How much money Serie A, Premier League and La Liga clubs have lost due to COVID-19 pandemic
COVID-19 pandemic: How much money Serie A, Premier League, and La Liga clubs have lost due to coronavirus.
The Italian top-flight was the first major league across Europe that was suspended due to the coronavirus pandemic earlier this year.
Serie A has lost more than €500 million in revenue since the start of the coronavirus pandemic, cautioned the head of Italian top-flight on Monday.
The Italian government is taking measures to contain the spread of the contagion and has rejected a proposal that was put forward by the top-flight clubs to lift the current limit of 1,000 fans at Serie A football games.Match day revenues only account for 11percent of the €2.5billion of Serie A clubs’ annual revenue, whose lion share is contributed by broadcasting rights. But even that source of income has shrunk as broadcasters have cut spending on media rights due to lower advertising revenues.
Serie A chief executive Luigi de Sievo has warned that the current situation isn’t sustainable and that the Italian top-flight is ‘on the verge of collapse’.Statista reports that 20-time Premier League champions Manchester United have lost more money (£116.4m) than any other English top-flight club due to the COVID-19 pandemic.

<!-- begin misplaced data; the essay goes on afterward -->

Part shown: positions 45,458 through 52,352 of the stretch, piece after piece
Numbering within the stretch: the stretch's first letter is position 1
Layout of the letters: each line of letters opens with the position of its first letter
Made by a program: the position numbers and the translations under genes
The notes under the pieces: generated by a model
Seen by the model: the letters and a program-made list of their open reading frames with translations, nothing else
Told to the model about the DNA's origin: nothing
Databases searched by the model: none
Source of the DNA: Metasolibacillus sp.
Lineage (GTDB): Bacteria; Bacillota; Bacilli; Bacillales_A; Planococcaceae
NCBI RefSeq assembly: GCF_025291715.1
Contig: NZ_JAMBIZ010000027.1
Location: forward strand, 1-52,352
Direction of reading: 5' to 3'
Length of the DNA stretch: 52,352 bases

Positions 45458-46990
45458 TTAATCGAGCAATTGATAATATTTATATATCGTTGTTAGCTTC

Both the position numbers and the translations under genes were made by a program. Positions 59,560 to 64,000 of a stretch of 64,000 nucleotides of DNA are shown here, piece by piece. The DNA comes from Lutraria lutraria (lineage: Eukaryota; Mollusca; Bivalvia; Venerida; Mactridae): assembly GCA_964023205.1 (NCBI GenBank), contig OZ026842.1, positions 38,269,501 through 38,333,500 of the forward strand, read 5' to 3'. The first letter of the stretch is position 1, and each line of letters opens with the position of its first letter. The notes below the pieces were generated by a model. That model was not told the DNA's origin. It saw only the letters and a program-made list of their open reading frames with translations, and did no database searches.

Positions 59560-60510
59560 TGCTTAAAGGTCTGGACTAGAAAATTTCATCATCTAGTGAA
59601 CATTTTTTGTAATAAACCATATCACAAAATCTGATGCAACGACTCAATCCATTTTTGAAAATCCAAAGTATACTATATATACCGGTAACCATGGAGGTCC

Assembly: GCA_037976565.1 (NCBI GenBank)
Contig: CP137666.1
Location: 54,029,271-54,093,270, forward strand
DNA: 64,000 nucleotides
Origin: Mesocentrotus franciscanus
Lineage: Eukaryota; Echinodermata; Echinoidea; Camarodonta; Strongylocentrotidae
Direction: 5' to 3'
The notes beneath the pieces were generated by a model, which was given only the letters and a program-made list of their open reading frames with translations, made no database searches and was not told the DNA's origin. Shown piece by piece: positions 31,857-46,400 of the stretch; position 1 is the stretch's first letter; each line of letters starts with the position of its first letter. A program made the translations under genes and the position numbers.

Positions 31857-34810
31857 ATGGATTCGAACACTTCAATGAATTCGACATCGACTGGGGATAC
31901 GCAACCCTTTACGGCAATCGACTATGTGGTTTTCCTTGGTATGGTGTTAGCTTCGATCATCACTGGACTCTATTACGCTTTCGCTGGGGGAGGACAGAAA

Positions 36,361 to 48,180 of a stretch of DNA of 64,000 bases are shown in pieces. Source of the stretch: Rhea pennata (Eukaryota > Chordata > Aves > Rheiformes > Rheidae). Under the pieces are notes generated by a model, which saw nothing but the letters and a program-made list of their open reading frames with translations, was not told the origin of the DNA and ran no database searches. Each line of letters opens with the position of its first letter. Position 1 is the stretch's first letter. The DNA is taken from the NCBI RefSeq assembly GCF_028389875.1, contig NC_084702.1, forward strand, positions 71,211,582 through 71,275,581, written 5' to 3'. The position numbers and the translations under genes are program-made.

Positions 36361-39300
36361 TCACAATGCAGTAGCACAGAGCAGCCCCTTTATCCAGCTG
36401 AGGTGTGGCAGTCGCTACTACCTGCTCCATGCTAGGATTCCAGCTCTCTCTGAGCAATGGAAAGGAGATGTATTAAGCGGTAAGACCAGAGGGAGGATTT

Premier League clubs lost almost £1billion due to the coronavirus pandemic in the 2019/20 season, per German market and consumer data company Statista.
Much of the revenue that Premier League clubs have seen evaporate in the last few months was lost in lieu of commercial/retail sales.After recording more than half-a-million cases since the beginning of the pandemic, Spain has officially become the worse hit country in Europe.
Spanish top-flight clubs lost €610m from broadcasting rights, season ticket refunds and lost ticket sales due to the COVID-19 pandemic last season, per Statista.
La Liga clubs’ biggest loss of revenue came from broadcasting rights which created a hole of almost €500m in their revenues last season. Season ticket refunds (€78.1m) and lost ticket sales (€38.8m) also contributed to their losses.The Spanish top-flight might have resumed since June but the spread of the virus in the country shows no signs of abating, with Financial Times reporting that almost 10% of Spaniards tested positive for COVID-19 have positive results – far above the levels in rest of Europe.
Such a worrisome situation means that Spain is now reporting the same number of cases – up to 10,000 a day – as it did when the pandemic was at its peak in the country in March and April.